Once this is done, it gives a letter code, from which the character may now choose how they seek to deal with the matter, again, see below.


From this, a single fate die (six sided die with two pluses, two blank,and two minuses for those not familiar with them) is rolled to determine if the encounter varies from normal.  This yields a result from the Reaction Matrix which is then looked up on the encounters book.


At this point, this is probably sounding terminally complex and not at all fun to play, with memories of the times when you had to cross reference a million things to get a single result.  I have to correct that right now, the way this is laid out, together with the ease of access between the different tables, makes the whole cross referencing things a very easy thing to do. We played it with each player in charge of one of the books and this in turn made it a lot faster to check through things to get to the result.


It has to be said that there is a massive degree of random to this game, you cannot be sure what you will get and given the immense amount of different encounters that are listed, you’d have an equal chance of encountering a crafty beggar as you would a militant Efreet.  The skills that you have as a character can help or hinder the encounter depending on what you choose to do, and the encounters are read out as a story, with the active player choosing the path they wish to take.  It has to be said that in some cases, having no skill was preferable to having a skill that was relevant.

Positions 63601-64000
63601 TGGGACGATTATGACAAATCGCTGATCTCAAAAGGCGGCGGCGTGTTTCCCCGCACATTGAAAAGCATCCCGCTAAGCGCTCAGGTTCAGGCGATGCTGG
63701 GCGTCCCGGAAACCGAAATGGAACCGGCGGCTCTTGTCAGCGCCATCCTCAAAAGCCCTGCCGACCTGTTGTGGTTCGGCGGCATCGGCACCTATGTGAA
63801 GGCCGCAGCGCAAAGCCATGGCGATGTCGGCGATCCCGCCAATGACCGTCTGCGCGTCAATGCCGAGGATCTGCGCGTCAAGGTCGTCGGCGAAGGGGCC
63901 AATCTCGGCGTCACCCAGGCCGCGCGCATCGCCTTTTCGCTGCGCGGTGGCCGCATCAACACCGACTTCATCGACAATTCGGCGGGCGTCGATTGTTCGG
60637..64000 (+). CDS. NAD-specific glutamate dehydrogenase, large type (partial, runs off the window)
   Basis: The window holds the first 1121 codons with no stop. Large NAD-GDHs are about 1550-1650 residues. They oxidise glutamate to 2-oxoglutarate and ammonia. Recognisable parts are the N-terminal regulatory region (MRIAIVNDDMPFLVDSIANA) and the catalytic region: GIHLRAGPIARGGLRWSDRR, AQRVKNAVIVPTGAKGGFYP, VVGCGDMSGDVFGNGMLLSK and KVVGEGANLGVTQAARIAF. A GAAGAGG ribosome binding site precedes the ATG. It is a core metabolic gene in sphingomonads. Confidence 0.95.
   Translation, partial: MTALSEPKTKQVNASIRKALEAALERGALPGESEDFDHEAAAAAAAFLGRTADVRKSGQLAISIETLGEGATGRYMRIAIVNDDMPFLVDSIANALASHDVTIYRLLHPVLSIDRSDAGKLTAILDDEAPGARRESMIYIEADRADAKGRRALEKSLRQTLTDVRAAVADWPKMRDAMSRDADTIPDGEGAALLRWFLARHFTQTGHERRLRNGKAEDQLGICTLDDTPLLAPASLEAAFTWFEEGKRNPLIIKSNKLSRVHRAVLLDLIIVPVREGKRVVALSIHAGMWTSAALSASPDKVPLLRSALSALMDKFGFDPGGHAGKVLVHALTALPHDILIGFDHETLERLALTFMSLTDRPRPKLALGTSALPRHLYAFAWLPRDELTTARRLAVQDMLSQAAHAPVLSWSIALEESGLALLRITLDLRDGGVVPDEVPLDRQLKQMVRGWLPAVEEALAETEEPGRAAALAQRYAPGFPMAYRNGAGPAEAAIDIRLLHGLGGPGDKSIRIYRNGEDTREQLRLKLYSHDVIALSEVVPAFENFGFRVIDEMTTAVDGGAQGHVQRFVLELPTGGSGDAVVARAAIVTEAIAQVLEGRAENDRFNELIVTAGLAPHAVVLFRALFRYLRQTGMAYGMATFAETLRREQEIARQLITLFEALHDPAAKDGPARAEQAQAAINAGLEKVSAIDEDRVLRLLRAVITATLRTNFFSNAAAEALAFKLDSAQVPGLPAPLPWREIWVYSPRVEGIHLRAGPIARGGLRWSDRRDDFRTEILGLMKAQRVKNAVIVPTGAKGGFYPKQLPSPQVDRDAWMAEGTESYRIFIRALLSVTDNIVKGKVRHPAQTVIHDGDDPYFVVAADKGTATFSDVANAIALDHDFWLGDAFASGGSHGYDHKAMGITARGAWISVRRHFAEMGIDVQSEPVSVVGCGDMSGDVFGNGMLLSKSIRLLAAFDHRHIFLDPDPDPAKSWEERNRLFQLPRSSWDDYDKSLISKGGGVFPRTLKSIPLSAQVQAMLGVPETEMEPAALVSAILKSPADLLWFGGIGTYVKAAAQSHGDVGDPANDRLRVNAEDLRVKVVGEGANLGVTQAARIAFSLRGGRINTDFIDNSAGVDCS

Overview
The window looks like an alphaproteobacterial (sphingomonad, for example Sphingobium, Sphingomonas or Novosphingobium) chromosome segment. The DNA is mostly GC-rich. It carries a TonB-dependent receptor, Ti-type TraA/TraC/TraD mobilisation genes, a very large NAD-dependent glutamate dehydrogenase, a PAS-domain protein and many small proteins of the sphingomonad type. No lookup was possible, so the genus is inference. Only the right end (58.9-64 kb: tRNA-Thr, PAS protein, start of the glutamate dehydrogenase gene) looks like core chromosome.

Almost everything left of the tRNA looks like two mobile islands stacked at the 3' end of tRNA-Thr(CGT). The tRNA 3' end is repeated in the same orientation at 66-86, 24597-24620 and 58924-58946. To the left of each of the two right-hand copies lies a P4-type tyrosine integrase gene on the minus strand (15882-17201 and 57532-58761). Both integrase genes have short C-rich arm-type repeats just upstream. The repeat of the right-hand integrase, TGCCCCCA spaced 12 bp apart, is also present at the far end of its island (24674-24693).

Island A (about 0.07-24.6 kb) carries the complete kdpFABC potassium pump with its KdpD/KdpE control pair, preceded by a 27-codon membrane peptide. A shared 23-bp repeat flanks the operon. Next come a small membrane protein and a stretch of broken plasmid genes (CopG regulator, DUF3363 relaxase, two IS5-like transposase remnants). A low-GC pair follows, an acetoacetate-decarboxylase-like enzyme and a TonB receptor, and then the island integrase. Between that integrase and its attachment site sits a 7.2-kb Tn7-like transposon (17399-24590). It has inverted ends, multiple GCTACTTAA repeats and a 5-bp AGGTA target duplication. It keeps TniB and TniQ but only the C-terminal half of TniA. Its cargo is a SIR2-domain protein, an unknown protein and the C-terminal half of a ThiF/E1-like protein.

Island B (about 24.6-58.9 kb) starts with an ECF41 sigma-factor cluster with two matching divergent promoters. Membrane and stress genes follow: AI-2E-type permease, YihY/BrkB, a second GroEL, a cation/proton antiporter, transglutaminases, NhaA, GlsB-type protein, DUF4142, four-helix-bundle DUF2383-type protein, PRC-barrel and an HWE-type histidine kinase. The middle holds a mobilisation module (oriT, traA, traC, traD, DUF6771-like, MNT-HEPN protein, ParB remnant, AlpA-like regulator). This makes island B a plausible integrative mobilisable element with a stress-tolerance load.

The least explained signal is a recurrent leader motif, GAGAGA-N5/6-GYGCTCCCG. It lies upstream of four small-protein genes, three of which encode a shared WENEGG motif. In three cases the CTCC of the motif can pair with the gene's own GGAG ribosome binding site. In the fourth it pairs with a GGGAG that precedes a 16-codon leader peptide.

An example of this was encountering a young woman in a cave, guarded by an Efreet, if you had no skill, the Efreet kills the woman and you get to walk away Grief-Stricken (it’s a status in the game).  If however you had the relevant skill to fight the Efreet, there was a very high chance that it would turn you into chunks instead, ending your game with no other recourse.


The thing about this game is that you couldn’t play it with any degree of planning, there’s no point in assigning Destiny and Story points different than 10:10 because there’s no particular way to aim for one or the other.  The skills in the game make some difference but not much, and for the most part, the characters do spend a lot of time getting the bad end of the stick shoved in their face.

And that’s where the dichotomy of the game comes in, because something with so much random, so many penalties, a rules book you could use as weights, and no viable skill base, should be the worst thing in the world, but despite that...



This game is great...

We played for two hours yesterday, didn’t get anywhere near the end of the game, one of us was Crippled and reduced to practically no wealth, another was diseased and cursed, and the other (who had played before) was curiously without any ailments.  We’d encountered Hags, Beggars, and Efreet, we’d gone Pearl Diving and hunting in ruins and we’d spent two hours laughing and joking with each other on the nature of what had been happening, and that’s when we figured out the point of this game.


It’s not to win...

If you’re looking to win something, you follow the rules, you plan a strategy, and you aim towards doing that at any cost. You can’t do that with this game, because the whole point behind the game isn’t the end result, it’s the journey that you undertake to get to it.  The end game in this is an anticlimax, you reach a number of points and win...

Dull...

But on the way to those points, you’re out and about having adventures that you wouldn’t find in any other boardgame, you’re with your friends around a table playing a game of legendary tales and enjoying every second of them.  I hadn’t believed before now that a game could bridge the gap between Board and RPG with any satisfactory result.


Today, I‘m a believer...